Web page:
Nearly half a century on, Stewart still revels in the thrill and mayhem of the F1 paddock. Alongside his work for his Race Against Dementia charity – with his wife of 60 years Helen diagnosed in 2016 – he is regularly seen at races providing tours of the pit lane to lucky ticket holders. He admits F1 is “bigger and better” today than it has ever been before, ahead of a record calendar for races in 2023. Yet in Stewarts’s view the friendships forged were something different back in his day.
“The closeness of the relationships we had were just extraordinary really,” he says. “It’s not the same friendships they have today in the paddock. We had more characters, more camaraderie. They are fantastic memories. Francois was one of the best friends I ever had, as was Jim Clark, Graham Hill and Jochen.
“But on the track I was very lucky – I learned to remove emotion because I was trap-shooting for Scotland and England. If you’re tight and miss the target, you never get it back.”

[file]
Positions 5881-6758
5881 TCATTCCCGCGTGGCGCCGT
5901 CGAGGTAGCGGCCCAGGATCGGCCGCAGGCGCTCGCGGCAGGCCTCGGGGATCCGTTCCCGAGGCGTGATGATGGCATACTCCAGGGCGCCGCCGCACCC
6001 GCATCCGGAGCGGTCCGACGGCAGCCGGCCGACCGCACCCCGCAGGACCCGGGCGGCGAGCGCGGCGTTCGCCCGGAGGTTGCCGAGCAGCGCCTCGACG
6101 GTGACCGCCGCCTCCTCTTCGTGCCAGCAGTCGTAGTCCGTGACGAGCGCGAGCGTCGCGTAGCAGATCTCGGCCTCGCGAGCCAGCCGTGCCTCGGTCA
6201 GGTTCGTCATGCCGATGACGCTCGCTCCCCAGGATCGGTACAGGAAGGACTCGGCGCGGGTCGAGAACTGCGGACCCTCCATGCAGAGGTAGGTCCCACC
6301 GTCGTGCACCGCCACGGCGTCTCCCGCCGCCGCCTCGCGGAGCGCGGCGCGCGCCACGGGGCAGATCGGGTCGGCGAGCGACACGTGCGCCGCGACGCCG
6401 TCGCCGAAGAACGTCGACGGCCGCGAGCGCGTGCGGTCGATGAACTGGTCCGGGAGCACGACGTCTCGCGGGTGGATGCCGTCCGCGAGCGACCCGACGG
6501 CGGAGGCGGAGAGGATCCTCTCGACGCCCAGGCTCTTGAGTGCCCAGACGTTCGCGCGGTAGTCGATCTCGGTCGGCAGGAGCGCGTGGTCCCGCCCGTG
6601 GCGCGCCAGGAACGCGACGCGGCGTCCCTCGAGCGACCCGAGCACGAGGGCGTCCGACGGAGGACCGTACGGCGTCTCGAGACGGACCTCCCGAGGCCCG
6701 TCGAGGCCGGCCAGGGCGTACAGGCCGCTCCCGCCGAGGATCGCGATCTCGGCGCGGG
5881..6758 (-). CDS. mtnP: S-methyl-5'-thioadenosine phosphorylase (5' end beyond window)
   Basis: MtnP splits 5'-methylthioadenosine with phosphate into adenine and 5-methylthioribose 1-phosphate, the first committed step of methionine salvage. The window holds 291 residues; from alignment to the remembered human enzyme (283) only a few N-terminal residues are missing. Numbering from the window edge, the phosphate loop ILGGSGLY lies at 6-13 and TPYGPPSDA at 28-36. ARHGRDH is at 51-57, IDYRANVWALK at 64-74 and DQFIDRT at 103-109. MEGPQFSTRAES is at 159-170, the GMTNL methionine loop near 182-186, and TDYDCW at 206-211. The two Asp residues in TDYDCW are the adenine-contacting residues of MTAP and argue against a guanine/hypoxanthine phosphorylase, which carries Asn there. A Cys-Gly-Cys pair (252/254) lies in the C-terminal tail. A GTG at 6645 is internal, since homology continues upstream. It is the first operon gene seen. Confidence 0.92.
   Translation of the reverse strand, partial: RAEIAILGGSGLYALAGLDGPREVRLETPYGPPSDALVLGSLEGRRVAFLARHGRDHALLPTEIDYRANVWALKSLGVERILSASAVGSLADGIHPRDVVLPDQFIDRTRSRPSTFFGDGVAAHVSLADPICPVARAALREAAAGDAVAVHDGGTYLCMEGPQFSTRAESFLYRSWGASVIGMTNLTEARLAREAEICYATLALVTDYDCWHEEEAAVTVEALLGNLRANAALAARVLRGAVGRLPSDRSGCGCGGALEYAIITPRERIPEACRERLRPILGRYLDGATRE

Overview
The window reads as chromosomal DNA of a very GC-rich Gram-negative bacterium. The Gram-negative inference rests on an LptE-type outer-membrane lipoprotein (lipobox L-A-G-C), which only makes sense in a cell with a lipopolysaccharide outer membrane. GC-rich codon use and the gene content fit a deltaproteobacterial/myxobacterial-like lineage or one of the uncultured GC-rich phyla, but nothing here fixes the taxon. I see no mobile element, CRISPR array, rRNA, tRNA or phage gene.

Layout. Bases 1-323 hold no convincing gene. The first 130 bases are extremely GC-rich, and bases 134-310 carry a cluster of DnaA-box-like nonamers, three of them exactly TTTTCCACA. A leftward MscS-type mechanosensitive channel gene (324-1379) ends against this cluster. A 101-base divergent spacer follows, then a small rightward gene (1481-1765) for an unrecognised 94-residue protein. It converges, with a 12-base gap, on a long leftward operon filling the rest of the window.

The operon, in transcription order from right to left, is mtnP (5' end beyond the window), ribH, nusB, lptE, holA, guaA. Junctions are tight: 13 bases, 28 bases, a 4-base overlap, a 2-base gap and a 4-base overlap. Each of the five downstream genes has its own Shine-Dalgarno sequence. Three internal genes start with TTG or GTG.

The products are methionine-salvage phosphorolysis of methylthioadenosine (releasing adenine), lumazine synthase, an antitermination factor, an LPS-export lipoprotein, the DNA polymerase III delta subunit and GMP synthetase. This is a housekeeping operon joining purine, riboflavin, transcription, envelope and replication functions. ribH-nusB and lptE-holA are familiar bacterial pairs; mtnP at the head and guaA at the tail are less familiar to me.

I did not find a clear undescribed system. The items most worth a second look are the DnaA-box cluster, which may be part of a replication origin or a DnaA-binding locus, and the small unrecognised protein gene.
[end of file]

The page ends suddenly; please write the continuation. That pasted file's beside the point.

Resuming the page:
Ultimately therein lies the paradox of the man ahead of the release of this film, his film. While he emphasises the importance of emotion, and its removal in the professional sphere, emotion is perhaps the one outstanding feature of his truly remarkable life, both on the road and away from the racetrack.
“Emotion is dangerous. I learned never to get myself in trouble with emotion in motor racing. In my day before a race, everyone was up tight and they never did well on the first five laps. Me? I won all my races in the first five laps.”